Reversals generally fail for two reasons: scarring at the site of reconnection (the most common cause for failure after non-microsurgical reversals), and failure to recognize or deal successfully with epididymal blockage at the time of first surgery. If the cause of failure is scarring at the reconnection site after an uncomplicated vasovasostomy, success rates for repeat reversal are nearly identical to first time surgery. If there is an epididymal blockage, or if there has been previous surgery on the epididymis, then the success rate for repeat surgery is somewhat lower, but still very good in most cases. Repeat surgery in this situation is also quite long and may be very difficult.
Dr. Finnerty has extensive experience in complicated reversal surgery, including prior failed reversals, or difficult anatomic problems, such as vasectomy performed in the groin at the time of inguinal hernia repair.
A more detailed explanation of why reversal surgery may fail may be found here.
Most definitely. The large majority of men, even after 20 or more years, can have their vasectomy successfully reversed. Although fertility tends to decrease with longer time after vasectomy, Dr. Finnerty has seen many couples achieve pregnancy in this time frame. He has even performed a reversal on a man over 30 years after vasectomy which resulted in pregnancy.
Furthermore, the improvement in technique with more complex epididymal repairs — often required when the time after vasectomy is long — is leading not only to much better technical success, but excellent pregnancy rates as well. Time after vasectomy is becoming much less of a factor for success than it was in the past.
While it is true that the incidence of epididymal obstruction increases with time after vasectomy, partial or total epididymal blockage is actually quite common, even in men only a few years after vasectomy. Failure to address this at the time of surgery will result in higher failure rates, and even those who have sperm after surgery will tend to have much lower fertility due to poor sperm motility.
This is why it is important that your reversal surgeon have extensive experience and expertise with epididymal reconstruction, even if your vasectomy was only performed a few years ago.
In most cases, no. Almost all vasectomy techniques involve removing a short piece of the vas, and sealing off the cut ends using sutures, metal clips, cautery, or a combination of these. All of the scarring from the vasectomy — regardless of technique — is removed at the time of reversal. The length of vas removed at vasectomy is rarely if ever a problem.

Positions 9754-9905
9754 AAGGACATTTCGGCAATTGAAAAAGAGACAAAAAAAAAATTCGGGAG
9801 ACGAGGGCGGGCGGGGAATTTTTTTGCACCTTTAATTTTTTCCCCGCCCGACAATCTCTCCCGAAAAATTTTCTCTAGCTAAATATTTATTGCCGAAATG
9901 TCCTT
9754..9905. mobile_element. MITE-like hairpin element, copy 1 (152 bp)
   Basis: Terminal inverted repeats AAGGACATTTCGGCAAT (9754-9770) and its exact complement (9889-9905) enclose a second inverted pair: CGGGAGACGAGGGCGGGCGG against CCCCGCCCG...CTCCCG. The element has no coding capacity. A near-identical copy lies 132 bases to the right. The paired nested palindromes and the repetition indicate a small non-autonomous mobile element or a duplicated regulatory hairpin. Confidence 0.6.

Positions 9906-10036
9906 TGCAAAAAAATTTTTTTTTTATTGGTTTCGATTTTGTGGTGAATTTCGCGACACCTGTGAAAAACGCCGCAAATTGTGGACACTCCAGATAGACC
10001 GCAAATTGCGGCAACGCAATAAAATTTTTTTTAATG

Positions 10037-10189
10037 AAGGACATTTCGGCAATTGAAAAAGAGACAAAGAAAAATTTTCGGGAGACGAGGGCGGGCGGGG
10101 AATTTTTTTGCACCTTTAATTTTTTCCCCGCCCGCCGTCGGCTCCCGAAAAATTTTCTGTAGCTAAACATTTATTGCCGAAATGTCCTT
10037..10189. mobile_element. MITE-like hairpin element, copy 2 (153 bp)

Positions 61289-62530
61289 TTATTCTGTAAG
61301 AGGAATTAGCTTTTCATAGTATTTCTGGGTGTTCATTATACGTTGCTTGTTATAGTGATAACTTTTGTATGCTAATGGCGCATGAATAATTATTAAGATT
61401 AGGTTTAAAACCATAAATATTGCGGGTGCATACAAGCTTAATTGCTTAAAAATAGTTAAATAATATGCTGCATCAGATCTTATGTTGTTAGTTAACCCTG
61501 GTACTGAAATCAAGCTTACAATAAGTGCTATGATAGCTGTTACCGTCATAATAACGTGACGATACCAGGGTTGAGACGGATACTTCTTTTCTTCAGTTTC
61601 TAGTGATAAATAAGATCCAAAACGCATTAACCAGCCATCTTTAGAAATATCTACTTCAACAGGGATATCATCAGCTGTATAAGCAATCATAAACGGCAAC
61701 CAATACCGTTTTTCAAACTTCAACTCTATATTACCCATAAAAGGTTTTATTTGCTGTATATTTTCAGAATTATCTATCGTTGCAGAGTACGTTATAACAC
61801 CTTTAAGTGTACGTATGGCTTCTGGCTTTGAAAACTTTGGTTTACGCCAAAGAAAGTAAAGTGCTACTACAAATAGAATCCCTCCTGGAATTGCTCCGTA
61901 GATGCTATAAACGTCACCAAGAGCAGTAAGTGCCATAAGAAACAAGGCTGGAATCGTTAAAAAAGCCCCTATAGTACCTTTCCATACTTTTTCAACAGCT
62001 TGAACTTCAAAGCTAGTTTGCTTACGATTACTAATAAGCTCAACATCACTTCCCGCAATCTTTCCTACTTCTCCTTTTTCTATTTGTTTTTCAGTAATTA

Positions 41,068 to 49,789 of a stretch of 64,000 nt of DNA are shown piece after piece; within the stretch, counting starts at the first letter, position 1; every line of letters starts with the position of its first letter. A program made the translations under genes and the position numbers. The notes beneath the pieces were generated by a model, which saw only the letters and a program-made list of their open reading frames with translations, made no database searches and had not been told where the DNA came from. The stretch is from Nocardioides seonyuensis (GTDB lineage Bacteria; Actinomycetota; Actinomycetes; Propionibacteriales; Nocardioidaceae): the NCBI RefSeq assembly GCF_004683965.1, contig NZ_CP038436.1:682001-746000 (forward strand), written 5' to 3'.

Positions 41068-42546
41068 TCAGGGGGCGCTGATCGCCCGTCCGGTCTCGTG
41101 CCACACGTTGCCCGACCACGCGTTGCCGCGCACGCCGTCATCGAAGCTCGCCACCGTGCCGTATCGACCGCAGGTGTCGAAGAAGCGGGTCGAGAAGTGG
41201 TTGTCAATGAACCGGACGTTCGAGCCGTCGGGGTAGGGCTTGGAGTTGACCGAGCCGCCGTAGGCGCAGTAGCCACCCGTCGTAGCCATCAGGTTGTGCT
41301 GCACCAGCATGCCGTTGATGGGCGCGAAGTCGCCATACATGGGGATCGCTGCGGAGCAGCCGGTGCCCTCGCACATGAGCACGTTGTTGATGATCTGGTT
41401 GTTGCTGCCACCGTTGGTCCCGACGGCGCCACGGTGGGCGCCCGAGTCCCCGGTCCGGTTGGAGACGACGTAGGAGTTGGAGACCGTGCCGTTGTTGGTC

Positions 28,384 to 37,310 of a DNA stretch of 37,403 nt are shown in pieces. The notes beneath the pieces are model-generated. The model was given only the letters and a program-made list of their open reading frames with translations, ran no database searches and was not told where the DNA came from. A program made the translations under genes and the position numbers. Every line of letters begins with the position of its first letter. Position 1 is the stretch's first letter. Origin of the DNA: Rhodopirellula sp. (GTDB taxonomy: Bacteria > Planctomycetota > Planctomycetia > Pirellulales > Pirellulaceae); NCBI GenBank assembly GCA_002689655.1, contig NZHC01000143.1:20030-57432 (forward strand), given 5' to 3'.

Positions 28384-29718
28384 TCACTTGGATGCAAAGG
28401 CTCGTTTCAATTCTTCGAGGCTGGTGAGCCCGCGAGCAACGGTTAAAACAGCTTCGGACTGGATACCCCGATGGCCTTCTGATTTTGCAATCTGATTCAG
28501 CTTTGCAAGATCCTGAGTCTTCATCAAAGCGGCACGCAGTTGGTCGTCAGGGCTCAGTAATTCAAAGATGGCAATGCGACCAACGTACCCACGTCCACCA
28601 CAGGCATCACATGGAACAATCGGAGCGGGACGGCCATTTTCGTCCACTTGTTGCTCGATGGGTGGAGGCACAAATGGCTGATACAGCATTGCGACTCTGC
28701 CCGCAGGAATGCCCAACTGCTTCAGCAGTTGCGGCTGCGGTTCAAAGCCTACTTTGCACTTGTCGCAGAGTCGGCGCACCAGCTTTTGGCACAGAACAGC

The so-called “no-scalpel” vasectomy — which uses cautery alone to seal the vas — does cause, in Dr. Finnerty”s opinion, a greater chance of developing secondary epididymal obstruction. But the greatly improved success of epididymal repair using new techniques makes this issue far less important than it was in the past.\r\n\r\nOn rare occasions, a vasectomy is done at the time of an inguinal hernia repair, or an abdominal surgery. While vasectomy performed in these areas can be reversed, the surgery may be much more difficult and complicated.
While several older studies suggested an increased risk of prostate cancer in men after vasectomy, more recent studies have shown no evidence for increased risk. Other potential health problems, including heart and vascular disease, arthritis, and autoimmune disorders, have also been suspected in a few studies in the past. To date there is no conclusive medical evidence, however, that vasectomy causes these or other health difficulties.
Occasionally, a man will have problems with chronic testicular pain or discomfort after a vasectomy, due to excessive pressure in the epididymis. Vasectomy reversal is the best treatment for this relatively uncommon condition, which often responds poorly to conservative treatment such as antibiotics or anti-inflammatory medication.
Reference: NIH / NICHD summary of vasectomy risks